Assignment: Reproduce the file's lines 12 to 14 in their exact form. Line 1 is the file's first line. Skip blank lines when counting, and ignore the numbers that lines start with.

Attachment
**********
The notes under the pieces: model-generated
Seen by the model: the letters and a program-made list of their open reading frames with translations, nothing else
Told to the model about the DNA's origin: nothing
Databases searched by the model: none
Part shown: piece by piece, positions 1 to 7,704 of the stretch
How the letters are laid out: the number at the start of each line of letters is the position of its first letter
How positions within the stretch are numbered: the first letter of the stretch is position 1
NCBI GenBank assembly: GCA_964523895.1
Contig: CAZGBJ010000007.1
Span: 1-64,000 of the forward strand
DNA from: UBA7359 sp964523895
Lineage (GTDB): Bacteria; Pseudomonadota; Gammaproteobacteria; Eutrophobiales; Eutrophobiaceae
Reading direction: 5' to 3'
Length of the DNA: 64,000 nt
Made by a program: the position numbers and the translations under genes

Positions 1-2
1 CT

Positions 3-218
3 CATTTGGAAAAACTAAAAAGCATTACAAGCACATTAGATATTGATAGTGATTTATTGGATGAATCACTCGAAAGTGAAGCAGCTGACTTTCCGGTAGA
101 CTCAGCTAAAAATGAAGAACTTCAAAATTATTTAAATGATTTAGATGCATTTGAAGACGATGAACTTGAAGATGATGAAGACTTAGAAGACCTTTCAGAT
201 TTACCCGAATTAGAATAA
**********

Lineage (GTDB): Bacteria; Pseudomonadota; Gammaproteobacteria; Eutrophobiales; Eutrophobiaceae
Reading direction: 5' to 3'
Length of the DNA: 64,000 nt